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Lastly, I cast on a new project today! This is for 2 KALs that are happening on Ravelry. The first is the Alana Along with the 2 Knit Lit Chicks, in which we have until March 31st to knit any one of Alana Dakos’s beautiful patterns. The second KAL is the Malabrigo March 2015 Giveaway with my secret lover, Mr. Yarn. We have until March 31st to knit any project out of Malabrigo yarn.

I am knitting Twigs and Willow Mitts by Alana Dakos out of Malabrigo Sock in the Ivy colourway. 2 birds, yo!

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So far it is going swimmingly. I can’t wait to have a pair of fingerless mitts for spring! I’m about 30% into the left hand mitt, and enjoying seeing the little leaves emerge. Lots of new-to-me techniques in this one, so it does require a good amount of attention, but not so much that I can’t watch this week’s episode of The Knit Girllls at the same time 🙂

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That’s it for knits at the moment. We took on Monday head-first today with homemade pizza for dinner. I hope you have a fabulous week, spend lots of time with your fave fibres, and I will see you Friday!

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Mail Day

The beautiful and dangerous thing about this country is the free shipping. It’s everywhere! Some online shops have free shipping on all orders (love you Mr. Yarn), others you have to spend x dollars to get it, but it’s usually not a huge amount. And if you are paying for shipping, it’s probably not too prohibitive – maybe $3.00. This is not so much a thing in the motherland (Canada). I looked into ordering a beeswax candle online one time from Ontario and the price of shipping was almost as much as the $20 candle.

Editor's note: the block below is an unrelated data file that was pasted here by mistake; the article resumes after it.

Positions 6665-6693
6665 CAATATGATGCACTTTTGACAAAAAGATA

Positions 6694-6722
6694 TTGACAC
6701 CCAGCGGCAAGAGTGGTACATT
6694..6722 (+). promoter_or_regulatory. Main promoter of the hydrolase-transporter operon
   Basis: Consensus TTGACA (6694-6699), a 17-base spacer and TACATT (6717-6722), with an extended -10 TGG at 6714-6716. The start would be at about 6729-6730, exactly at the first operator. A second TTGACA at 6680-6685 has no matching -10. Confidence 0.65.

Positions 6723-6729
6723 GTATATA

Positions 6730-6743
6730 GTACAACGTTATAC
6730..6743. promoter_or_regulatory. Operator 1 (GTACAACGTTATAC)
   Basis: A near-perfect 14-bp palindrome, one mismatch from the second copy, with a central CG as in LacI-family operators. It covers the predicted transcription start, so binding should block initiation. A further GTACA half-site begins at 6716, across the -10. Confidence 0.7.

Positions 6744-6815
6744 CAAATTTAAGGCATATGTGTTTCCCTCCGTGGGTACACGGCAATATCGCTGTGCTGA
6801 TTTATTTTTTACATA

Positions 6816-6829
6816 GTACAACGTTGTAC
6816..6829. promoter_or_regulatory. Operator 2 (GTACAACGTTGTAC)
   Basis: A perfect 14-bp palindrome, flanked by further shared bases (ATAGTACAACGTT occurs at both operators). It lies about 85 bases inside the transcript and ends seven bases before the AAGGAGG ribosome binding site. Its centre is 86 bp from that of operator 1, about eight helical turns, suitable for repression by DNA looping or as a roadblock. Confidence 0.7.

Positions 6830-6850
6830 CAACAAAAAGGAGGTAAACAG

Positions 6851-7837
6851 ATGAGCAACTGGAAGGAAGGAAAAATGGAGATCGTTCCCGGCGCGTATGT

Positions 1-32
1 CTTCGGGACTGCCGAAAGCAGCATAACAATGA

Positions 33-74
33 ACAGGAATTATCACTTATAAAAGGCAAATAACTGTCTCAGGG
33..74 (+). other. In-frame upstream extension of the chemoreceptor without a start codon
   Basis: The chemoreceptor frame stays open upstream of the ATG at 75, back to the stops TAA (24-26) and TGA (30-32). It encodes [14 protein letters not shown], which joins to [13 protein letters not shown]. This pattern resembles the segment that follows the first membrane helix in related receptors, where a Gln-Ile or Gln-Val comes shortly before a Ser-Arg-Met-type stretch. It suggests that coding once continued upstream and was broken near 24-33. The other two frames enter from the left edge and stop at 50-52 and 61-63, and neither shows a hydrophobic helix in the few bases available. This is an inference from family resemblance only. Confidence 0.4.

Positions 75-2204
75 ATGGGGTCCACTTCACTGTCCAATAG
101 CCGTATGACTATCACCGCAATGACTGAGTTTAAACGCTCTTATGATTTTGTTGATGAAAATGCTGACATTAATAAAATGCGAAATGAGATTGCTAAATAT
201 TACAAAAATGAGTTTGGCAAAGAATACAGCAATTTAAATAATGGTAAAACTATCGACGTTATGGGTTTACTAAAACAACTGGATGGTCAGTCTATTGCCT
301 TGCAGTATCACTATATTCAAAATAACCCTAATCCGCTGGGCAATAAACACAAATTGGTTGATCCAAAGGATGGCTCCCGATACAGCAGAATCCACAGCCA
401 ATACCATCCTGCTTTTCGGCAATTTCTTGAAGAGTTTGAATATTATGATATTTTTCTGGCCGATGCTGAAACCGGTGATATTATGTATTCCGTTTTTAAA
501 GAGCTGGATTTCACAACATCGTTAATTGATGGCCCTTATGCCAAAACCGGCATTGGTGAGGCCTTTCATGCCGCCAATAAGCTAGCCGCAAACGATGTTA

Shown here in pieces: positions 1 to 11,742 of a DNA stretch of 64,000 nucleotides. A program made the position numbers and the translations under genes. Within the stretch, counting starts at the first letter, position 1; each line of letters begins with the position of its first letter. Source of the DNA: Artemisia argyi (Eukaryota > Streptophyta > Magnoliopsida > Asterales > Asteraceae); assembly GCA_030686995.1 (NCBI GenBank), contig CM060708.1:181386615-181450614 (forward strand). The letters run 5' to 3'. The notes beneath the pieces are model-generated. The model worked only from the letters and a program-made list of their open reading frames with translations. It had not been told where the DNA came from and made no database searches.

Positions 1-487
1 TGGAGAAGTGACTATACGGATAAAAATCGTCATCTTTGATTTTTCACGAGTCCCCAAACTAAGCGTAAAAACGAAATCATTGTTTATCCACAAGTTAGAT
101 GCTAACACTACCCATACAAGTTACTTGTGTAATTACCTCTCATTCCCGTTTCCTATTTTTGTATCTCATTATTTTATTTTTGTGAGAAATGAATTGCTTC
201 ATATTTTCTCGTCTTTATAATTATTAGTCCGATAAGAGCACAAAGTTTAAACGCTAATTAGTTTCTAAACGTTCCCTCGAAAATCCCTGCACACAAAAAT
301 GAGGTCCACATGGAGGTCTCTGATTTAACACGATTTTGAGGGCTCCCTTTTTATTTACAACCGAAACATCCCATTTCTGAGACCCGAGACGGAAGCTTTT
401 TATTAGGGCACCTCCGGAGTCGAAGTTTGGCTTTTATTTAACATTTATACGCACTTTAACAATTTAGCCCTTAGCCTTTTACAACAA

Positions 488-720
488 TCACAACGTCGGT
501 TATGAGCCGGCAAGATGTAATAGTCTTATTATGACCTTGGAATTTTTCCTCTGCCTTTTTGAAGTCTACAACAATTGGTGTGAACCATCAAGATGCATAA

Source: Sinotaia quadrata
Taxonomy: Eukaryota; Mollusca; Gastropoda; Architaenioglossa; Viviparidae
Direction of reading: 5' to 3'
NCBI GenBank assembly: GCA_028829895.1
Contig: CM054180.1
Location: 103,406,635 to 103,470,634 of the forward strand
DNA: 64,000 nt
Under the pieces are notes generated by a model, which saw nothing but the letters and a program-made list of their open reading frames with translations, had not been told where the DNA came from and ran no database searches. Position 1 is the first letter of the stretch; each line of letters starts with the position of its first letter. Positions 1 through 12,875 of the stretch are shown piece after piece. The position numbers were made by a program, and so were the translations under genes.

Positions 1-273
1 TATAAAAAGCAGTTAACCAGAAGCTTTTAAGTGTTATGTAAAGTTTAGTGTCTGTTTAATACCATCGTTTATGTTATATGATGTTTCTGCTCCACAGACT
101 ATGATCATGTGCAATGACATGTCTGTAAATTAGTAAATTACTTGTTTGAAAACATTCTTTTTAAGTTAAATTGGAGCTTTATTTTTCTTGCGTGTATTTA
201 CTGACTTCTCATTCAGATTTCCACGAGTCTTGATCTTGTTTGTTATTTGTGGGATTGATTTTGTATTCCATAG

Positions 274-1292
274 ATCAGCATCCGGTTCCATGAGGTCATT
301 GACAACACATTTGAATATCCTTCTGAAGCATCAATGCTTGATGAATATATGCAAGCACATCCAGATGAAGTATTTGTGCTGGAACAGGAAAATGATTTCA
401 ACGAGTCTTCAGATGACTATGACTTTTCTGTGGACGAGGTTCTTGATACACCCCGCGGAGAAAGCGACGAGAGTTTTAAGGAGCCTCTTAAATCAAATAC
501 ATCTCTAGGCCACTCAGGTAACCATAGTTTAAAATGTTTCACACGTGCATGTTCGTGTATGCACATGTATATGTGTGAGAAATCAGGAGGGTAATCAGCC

The other thing is that things arrive so darn quickly. Hellooooo free 2-day shipping from Amazon!

Today I’m mostly going to flood you with some things that happened this week, materialistically speaking. I have a feeling that if I add too much WIP-talk, this post is going to get way too long. So I’m considering adding another weekly post – does that make this blog biweekly? Wait. I just googled it. It’s semi-weekly. (Is that what bihebdomadairement means en français? If hebdo = weekly… and yet biweekly ≠ twice a week…I don’t know people, it’s not an issue). All this to say, I will contemplate which are the best 2 days a week to post posts!

Also, I appreciate that some people might not be interested in just seeing photos of yarn and bags, rather than actual knitting. On the other hand, I know that I personally like seeing what goodies other knitters have purchased, because I might be interested in those things too. So in the spirit of sharing (not boasting!), here we go:



Yes, it’s true, I ordered this 2 weeks and 3 days ago, and picked it up from the post office today. My first sip of the Germanic Kool-Aid. I chose 3 skeins of DK in the colourway “Unbeschreiblich” which means “unexpected” and 1 skein of Twin in the colourway “Zarte Knospe” which I think means “tender shoot”…?


I am so excited to get swatching and knitting away with these guys! The first thing I noticed was the skeins are mega-heavy and wound so compactly. I swear I could knock someone out with that skein of sock yarn alone.

Unbeschreiblich is destined to become either a Grandpa Cardigan or a Lucky (me). I am not yet decided, and am still open to other suggestions of cozy cabled cardigans that take 1500 yards of DK or fewer. Let me know what you think!

I think the Zarte Knospe would be cool as some Ivy Trellis mitts.

PS the bag has all these German-English knitting translations! Seems like it would be easy to follow a German pattern if you just have this paper bag.


2. Shetland roving

A whopping 2 lb of incredibly priced Shetland roving from Paradise Fibers showed up this week. I have a dream of spinning this into a 3-ply worsted weight to knit either a sweater or the ever-dreamy Loro Vest.